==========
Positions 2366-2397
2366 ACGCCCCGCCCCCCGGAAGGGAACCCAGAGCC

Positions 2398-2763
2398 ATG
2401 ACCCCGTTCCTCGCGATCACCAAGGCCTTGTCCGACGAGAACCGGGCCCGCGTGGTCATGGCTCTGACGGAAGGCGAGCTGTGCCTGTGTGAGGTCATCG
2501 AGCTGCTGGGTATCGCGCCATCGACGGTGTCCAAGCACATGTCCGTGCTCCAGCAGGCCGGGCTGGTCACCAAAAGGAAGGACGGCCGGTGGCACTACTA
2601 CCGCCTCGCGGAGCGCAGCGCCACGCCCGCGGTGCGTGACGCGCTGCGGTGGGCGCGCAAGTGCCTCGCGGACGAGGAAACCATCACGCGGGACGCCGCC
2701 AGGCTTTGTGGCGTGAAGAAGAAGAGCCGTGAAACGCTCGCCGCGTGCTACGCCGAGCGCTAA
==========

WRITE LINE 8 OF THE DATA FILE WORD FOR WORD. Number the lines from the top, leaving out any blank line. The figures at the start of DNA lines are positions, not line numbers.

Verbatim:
2701 AGGCTTTGTGGCGTGAAGAAGAAGAGCCGTGAAACGCTCGCCGCGTGCTACGCCGAGCGCTAA